I get chills thinking about how long it has been since Capt. Gene Cernan put an end to that chapter of human history.

If you'll forgive me a small dose of asshole skepticism...
When I listen to the arguments of Joe Rogan and the aforementioned Bart Sibrel, I want to do just what Buzz Aldrin did. Not because of the lies themselves, but because of the willful ignorance it takes to have each and every one of your arguments addressed with ration and demonstrable science (often science that can be replicated in a highschool classroom! - it's typically THAT basic.) and yet they keep arguing the same points as though they have never been debunked. The intellectual dishonesty and laziness that takes really makes me crazy. I may be an asshole skeptic, but these folks are ignorant asshole mother fuckers. Okay, rant over.

Skeptics are often accused of ruining people's sense of wonder, but this is one case where it is exactly the opposite. In my life there has been nothing real that has been more wonderous than putting a man on the moon.

Happy Greatest Achievement in the History of Human Endeavour Day everyone!


  1. I had the "science is just another religion" debate yesterday at a party with an artsy friend who can be a real asshole herself. One of those "I'm disgusted by people who haven't read War and Peace, yet proudly display my utter lack of basic scientific literacy as a badge of honour" types. She defined 'religion' as 'faith' and 'faith' as 'any kind of belief at all' which seems like a useless definition except in order to win this exact debate, which she claimed to have done. She said science is ultimately based on beliefs, so it's just as good as any other belief system.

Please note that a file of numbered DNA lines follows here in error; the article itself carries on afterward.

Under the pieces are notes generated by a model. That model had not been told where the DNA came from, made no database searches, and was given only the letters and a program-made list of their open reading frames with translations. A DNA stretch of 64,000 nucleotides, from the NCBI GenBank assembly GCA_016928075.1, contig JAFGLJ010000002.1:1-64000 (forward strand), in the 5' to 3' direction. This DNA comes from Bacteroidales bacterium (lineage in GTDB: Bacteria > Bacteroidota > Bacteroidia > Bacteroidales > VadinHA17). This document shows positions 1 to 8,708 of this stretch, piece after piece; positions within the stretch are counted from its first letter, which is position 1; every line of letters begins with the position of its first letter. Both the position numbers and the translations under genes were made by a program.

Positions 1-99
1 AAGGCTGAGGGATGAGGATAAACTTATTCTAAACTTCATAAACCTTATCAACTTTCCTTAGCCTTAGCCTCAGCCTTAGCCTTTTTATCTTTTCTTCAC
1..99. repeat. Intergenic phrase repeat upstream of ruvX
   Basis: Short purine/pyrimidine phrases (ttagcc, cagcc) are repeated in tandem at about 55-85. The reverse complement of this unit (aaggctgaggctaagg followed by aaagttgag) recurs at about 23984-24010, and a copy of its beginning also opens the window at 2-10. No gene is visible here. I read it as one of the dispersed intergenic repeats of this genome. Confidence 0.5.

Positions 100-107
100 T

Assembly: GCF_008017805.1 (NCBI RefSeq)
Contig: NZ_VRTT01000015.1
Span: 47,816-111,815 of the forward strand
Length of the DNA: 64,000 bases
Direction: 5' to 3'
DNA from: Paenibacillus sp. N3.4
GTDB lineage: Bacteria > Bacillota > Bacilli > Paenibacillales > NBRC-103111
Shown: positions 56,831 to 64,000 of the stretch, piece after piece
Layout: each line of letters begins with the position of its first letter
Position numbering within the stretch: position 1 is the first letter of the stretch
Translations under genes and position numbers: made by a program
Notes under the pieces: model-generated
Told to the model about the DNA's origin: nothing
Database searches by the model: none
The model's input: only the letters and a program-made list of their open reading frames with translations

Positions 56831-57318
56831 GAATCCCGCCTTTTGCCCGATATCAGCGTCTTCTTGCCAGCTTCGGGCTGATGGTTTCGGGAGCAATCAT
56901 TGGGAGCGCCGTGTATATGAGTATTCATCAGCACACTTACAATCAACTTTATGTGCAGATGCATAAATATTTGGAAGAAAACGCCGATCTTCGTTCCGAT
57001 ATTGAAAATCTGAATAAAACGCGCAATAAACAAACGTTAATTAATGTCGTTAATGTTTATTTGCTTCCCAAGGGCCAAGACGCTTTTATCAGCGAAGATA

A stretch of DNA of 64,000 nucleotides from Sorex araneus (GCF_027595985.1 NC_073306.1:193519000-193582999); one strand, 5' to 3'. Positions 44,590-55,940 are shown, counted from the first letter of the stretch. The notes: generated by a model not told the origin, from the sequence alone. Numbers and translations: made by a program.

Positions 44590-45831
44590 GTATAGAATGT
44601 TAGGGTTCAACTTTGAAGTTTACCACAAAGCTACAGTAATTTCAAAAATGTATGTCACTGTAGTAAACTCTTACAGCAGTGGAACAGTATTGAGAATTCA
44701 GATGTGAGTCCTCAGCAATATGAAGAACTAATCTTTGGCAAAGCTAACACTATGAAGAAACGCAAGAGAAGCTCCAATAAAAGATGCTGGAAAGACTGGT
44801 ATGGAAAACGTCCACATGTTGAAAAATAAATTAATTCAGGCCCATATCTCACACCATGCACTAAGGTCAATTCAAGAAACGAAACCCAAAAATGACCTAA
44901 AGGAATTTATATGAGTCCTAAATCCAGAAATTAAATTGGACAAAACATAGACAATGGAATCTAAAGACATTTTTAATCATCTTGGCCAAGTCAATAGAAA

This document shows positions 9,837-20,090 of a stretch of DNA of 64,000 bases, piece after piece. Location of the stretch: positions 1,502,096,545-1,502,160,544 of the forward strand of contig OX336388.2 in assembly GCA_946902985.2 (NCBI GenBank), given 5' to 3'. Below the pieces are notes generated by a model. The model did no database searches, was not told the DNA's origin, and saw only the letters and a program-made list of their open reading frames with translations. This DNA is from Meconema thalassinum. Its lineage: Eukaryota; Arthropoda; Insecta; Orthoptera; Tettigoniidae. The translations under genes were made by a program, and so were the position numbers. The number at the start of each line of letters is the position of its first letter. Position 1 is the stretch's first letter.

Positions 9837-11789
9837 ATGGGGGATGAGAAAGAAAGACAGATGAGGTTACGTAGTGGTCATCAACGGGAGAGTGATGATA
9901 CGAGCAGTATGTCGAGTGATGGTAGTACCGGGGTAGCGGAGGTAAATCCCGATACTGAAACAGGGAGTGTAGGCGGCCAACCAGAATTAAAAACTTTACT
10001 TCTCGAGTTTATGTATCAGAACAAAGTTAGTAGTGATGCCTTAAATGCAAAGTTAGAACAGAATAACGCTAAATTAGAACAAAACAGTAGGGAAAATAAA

It being the 40th anniversary of the moon landing, I couldn't let that slip past, and I guess I let my emotions kinda take over. As I rained blows down upon the coffee table to punctuate my rant, I realized that everyone in the room had stopped talking, and had turned to look at the deranged lunatic hitting the furniture and yelling about Neil Armstrong. Asshole skepticism claims another victim.

  2. Lol.
    Getting attention is important... and it seems you did.
    My biggest conundrum is defining the boundaries where getting attention is more important than explaining the fine points. It's not an easily answered problem. No doubt "it's a continuum" will be the answer, but it's not like that is an easily dealt with data point.

    As to science as faith... ARGH!

    I will definitely try to answer that in a later post. Probably sooner than later. It's actually quite easily answered, the problem is people who already have made the initial argument are prone to not taking a rational counter-argument seriously.

    "You can't rationalize with Jesus freaks, otherwise there'd be no Jesus freaks." Gregory House, MD